Data Analysis

For the first sample (198 subjects), we examined the replicability of a relationship between the first hair sample (hair CORT1) and alopecia in a larger sample of monkeys as compared to the data reported in Novak et al., 2014. The data were subjected to two Analyses of Variance (ANOVA) with condition (alopecic or fully haired) and facility as between subject variables, one for females and one for males. Because the hair CORT1 data were not normally distributed for females (Shapiro-Wilk Test = 0.96, p< 0.01) or males (Shapiro-Wilk Test = 0.85, p< 0.01), the data were transformed using a log transformation. This resulted in normalizing the data for both females (Shapiro-Wilk Test = 0.99, p = 0.36) and males (Shapiro-Wilk Test = 0.98, p<0.08). In the non-transformed data, heterogeneity of variance was detected only for females (Levene's Test = 6.85, p< 0.01), this effect was reduced in the transformed data (Levene's Test = 3.00, p <0.07). The log transformation yielded similar significance effects to the non-transformed data, most likely because the residuals were normally distributed, and therefore the non-transformed data are conveyed statistically and portrayed in the figures. Subsequent significant effects in the ANOVA were evaluated using Bonferroni pairwise comparisons.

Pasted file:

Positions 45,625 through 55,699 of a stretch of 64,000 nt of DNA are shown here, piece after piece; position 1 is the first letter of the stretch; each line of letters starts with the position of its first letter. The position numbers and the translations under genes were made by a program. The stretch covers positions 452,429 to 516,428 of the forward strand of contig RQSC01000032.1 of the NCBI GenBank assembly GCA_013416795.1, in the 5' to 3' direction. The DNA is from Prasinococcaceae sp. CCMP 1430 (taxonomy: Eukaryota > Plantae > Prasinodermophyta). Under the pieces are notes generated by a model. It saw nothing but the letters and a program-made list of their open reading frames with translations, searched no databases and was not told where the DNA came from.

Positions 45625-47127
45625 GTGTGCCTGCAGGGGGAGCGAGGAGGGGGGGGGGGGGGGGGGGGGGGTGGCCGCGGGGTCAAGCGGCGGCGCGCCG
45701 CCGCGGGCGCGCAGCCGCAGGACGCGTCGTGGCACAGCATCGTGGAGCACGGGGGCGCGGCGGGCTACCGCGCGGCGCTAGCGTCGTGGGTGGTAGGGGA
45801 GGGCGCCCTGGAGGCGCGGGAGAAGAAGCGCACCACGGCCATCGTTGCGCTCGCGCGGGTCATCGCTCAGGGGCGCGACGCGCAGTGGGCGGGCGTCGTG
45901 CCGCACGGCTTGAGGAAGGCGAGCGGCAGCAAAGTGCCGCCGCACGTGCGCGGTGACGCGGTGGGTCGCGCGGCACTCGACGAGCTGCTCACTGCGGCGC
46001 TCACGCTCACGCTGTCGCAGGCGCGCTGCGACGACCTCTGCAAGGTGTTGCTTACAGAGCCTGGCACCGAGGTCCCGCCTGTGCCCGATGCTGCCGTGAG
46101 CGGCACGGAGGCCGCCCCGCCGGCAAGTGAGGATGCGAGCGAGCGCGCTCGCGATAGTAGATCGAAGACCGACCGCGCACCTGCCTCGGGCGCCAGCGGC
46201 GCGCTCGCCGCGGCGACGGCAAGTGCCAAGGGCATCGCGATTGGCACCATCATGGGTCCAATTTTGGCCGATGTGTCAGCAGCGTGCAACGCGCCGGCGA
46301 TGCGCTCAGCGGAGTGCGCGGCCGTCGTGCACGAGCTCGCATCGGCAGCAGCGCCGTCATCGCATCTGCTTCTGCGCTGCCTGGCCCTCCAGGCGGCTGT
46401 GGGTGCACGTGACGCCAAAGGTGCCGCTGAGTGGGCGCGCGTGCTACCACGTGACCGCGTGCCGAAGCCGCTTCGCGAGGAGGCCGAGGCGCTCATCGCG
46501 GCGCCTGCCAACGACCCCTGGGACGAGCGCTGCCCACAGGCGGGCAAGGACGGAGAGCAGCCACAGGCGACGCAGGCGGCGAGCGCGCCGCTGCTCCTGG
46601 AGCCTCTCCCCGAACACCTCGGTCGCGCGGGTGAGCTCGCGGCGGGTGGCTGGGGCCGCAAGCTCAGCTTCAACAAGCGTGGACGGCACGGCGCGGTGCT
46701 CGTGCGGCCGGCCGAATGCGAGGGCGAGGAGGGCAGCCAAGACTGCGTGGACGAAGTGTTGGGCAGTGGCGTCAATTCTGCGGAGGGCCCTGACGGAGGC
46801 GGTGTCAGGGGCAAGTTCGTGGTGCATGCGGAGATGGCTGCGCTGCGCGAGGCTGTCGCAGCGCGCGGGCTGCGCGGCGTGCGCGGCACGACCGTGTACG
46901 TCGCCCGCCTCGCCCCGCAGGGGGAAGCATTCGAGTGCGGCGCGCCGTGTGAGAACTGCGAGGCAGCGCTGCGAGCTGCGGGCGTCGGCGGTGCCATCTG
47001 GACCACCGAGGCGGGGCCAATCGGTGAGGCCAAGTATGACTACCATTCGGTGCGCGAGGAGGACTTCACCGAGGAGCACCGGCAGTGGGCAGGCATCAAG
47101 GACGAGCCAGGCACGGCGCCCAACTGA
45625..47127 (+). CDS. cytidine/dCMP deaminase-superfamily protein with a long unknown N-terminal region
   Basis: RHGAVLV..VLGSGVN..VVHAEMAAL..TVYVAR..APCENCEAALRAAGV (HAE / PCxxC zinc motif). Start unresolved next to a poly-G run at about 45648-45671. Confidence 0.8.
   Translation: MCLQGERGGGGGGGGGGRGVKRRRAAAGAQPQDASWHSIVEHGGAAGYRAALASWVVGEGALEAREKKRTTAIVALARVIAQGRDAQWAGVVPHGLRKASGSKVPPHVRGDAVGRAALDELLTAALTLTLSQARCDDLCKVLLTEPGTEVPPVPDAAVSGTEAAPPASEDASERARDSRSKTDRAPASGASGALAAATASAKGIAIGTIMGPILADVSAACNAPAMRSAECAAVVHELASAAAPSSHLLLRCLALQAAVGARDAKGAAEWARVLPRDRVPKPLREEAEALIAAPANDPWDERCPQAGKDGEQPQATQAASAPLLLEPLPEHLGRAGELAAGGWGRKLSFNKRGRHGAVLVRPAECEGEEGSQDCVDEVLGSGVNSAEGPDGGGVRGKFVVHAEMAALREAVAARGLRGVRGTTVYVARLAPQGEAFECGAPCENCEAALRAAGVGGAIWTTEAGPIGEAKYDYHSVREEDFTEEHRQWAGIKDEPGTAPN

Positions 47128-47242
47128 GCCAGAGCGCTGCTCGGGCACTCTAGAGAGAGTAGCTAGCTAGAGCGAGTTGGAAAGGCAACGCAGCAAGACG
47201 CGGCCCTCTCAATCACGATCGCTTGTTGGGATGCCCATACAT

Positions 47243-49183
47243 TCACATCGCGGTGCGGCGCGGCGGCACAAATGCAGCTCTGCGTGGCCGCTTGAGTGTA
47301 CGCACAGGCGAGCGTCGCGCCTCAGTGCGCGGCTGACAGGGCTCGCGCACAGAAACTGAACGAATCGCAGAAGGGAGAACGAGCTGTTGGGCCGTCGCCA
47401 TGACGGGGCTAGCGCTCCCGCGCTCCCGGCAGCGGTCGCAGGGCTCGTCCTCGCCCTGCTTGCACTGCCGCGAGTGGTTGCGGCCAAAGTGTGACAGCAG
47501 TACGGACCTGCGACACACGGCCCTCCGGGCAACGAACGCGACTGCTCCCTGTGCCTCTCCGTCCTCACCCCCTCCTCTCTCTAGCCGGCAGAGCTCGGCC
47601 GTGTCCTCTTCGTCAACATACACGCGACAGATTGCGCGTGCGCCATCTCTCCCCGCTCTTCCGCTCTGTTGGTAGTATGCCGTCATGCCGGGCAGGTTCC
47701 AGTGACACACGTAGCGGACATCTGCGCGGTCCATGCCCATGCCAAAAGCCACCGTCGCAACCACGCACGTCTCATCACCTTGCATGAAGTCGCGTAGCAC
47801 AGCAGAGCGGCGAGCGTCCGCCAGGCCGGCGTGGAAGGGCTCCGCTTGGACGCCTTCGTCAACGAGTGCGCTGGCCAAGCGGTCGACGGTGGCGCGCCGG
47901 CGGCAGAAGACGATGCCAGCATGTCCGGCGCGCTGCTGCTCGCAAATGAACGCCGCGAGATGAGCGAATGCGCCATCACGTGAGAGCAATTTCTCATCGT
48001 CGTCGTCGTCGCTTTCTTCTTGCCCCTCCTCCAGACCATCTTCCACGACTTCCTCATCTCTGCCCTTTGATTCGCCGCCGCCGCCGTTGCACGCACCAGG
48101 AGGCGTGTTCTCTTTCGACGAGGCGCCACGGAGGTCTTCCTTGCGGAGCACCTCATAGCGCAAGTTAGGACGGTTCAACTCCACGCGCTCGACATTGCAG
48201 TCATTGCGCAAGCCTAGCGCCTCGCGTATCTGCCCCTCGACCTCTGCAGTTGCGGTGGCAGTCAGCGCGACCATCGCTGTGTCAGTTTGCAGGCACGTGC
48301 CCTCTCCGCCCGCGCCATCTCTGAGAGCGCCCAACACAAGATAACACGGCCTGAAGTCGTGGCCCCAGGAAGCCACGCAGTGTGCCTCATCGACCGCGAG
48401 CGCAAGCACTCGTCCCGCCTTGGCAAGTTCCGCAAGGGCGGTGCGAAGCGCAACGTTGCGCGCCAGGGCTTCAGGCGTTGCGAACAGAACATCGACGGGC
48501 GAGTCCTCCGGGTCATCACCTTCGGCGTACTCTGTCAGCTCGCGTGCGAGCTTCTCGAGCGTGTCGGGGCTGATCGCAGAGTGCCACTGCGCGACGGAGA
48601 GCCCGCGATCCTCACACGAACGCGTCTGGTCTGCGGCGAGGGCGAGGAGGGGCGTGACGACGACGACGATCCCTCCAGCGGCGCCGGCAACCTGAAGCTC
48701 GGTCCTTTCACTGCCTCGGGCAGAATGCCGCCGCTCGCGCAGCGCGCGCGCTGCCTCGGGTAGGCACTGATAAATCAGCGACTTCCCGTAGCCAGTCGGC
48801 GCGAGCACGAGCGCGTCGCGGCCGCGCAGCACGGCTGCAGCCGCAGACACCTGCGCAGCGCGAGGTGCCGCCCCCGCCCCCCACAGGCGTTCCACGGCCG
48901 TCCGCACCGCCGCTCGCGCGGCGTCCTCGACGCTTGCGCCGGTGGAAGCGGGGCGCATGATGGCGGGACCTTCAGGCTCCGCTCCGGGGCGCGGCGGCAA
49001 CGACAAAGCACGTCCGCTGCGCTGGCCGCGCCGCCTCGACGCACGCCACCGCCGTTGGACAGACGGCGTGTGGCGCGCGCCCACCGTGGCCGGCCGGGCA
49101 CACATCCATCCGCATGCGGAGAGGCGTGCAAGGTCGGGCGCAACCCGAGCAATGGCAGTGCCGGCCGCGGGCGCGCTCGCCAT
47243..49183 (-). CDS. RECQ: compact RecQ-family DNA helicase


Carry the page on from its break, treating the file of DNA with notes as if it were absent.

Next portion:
For subjects with both samples (142 subjects), the correlation between the first and second hair CORT sample was analyzed for sex and for each coat change category using Pearson correlations with Bonferroni probabilities. A difference score was then created (hair CORT2 – hair CORT1). A negative score indicated that hair CORT concentrations decreased across the two samples whereas a positive score indicated that hair CORT concentrations increased across the two sampling periods. The difference score was then subjected to ANOVA with Coat Change (stayed alopecic, stayed fully haired, or gained hair) and sex as the between subject variables. Bonferroni pairwise comparisons were used to compare different groups. Subsequent inspection revealed that the data lacked normality and homogeneity of variance. No transformation solved this problem. The data were then subject to a nonparametric Kruskall-Wallace one-way ANOVA across six groups (three coat conditions in females and three coat conditions in males). This procedure allowed us to subsequently compare specific pairs of male and female groups using the Mann-Whitney U Test. Because the findings were identical, both the parametric ANOVA on the non-transformed data and the Kruskall-Wallace Test and Mann Whitney U tests are reported here. Data reported in the text represent means and standard errors of the mean (± SEM).